A few weeks ago I received an email via the SoundClick site: someone wanted to 'be my friend'. I contacted this person and discovered that she lives in a suburb of Tel Aviv! The whole world uses the internet and I get contacted by someone who lives maybe 30 kilometres from me! Anyway, we started corresponding and one evening I idly suggested that we collaborate on something.
After she told me that she doesn't write, I suggested that I create a music track for her and that she sing it. After a bit more to-ing and fro-ing, we agreed to do a version of 'Halicha LeKesariya' ('Walking To Caesariyya') which is colloquially known as 'Eli, Eli' ('My God'). This song was written by Hanna Senesh, a young immigrant to Palestine (as it was then) who volunteered to parachute into Nazi occupied Europe in 1942 and was never heard from again.
I wasn't too sure how to approach this song, as it's very much a classic Israeli song; due to the sombre meaning which has been attached to it, I felt that a very simple arrangement was in order. My original intention was to have a very dark and engulfing pad against which would be set the crystal vocals of my collaborator. We did indeed make such a version, but I got tired of the sound and decided to remix the music, changing the instruments. I then sent the music file via a file sharing website (essential for collaborations) and was sent a version back complete with vocal.
I didn't like the sound of this version, and a quick look with a wave editor showed that there was a large dynamic range: the vocals were creating very loud peaks and the music was very quiet. After a few more emails back and forth, I requested that I be sent the vocal file so that I could make my own mix. I had to apply very heavy compression to the vocal and some eq, but this enabled me to make the music much louder and better balanced.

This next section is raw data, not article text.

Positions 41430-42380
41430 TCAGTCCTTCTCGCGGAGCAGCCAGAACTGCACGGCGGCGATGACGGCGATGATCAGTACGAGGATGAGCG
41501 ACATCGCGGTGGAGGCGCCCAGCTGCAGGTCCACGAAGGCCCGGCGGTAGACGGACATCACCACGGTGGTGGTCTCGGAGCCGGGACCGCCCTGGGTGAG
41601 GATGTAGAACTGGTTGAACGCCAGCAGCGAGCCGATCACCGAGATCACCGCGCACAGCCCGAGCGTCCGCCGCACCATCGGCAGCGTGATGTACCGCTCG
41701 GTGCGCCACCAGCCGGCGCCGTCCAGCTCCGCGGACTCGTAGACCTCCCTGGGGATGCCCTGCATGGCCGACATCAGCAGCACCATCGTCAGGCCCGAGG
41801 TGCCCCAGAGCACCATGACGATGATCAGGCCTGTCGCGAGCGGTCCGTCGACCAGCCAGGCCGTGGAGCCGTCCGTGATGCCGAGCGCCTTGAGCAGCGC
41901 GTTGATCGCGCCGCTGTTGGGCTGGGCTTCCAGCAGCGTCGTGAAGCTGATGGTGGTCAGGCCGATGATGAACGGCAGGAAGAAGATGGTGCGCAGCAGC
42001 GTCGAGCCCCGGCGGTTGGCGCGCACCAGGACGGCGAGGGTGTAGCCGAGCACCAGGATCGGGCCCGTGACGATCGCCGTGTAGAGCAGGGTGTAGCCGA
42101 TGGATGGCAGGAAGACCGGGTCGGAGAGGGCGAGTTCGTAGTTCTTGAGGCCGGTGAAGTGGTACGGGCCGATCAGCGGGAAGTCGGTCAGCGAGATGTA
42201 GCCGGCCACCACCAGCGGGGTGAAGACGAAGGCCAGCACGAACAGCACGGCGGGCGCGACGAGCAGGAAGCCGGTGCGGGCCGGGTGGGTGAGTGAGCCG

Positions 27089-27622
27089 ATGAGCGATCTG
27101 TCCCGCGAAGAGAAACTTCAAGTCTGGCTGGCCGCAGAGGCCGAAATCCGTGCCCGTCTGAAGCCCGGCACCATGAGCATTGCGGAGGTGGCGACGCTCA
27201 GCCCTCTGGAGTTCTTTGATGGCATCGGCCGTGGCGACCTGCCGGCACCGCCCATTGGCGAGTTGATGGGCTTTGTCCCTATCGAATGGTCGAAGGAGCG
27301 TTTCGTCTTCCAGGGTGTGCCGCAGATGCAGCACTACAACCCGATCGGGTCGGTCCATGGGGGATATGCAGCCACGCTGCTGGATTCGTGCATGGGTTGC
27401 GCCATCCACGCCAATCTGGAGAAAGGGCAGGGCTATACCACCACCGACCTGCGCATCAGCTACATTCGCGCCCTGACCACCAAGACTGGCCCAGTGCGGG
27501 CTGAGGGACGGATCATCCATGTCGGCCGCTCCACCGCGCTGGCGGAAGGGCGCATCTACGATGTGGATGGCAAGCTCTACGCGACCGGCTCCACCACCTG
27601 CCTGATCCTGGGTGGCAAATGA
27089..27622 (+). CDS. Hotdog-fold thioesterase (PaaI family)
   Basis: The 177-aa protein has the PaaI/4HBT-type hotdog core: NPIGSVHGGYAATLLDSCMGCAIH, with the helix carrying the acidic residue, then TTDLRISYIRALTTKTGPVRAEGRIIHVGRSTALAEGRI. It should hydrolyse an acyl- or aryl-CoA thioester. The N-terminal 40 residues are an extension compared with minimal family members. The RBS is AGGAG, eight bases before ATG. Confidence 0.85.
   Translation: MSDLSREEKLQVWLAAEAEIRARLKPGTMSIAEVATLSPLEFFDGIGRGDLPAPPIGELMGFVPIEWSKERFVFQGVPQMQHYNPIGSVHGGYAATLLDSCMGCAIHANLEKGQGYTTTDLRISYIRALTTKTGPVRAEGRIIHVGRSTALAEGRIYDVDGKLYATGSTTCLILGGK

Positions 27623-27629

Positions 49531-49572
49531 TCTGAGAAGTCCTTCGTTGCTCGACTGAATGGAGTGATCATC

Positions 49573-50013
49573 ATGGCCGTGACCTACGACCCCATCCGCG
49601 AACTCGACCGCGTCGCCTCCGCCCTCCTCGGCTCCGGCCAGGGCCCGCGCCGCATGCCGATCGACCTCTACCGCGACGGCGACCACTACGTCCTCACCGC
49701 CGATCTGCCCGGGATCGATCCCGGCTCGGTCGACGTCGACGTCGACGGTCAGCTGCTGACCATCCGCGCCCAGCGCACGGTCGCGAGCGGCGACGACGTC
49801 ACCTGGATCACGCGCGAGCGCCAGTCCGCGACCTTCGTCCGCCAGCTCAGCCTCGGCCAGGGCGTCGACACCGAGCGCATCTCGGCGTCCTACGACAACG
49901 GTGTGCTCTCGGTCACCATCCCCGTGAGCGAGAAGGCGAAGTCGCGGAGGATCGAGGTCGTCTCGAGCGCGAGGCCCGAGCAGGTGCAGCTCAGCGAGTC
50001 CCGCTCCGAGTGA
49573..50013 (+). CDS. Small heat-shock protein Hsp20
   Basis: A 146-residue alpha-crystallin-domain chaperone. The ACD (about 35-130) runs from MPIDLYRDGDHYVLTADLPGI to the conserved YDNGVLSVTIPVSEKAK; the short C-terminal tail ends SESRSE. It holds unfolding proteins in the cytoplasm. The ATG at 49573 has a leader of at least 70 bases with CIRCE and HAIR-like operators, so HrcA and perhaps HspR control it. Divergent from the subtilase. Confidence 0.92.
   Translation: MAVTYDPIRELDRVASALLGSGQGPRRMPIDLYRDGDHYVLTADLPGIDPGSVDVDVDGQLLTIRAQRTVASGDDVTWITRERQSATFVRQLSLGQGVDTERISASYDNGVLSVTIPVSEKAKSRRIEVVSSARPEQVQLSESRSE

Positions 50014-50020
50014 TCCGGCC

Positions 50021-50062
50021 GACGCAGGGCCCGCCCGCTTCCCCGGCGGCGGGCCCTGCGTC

Both of these versions can be found at my collaborator's website.
After having spent a few hours on the remix, I decided to take the dog for a walk. On the way, I was listening to some of my instrumental pieces, and I realised that the song would sound better if I ditched the current arrangement and swapped it for one of my patent arpeggio based tracks. So when I came back from the walk, I started yet another arrangement. I kept about 50% of the original and then added two electric pianos playing arpeggios, one on each channel. The second piano is playing the same notes as the first, only delayed by one beat, thus producing an interesting effect. Another couple of hours working on this, getting everything just right, and now a third version of the tune was finished. I think that this one is the best; it's more open and sounds much better.
One part - a high pitched violin or voice, it's difficult to tell - is playing notes which are generally a fourth or a fifth apart. Thus the part starts with an A, jumps up to D, then up a fifth to a higher A and then down to E. I wasn't really thinking about it at the time, but that second A is played over a Bb chord, and thus is a major seventh; it sounds very cool. The chord sequence which I used is one slightly more adventurous than most people might use to accompany the song, and includes a very interesting sequence - F Bb Em A. The transition from Bb to Em is thrilling.
For the time being, I'm putting this third version up on my SoundClick site.
In the mean time, I've been sent another song to arrange. I've listened to this only once, and it was absolutely dreadful, featuring a guitar which sounds totally out of time. It's going to be interested creating a track for this, as first I have to learn the song and that's going to be hard. I'll just try and write down how many bars there are of each chord and start from there.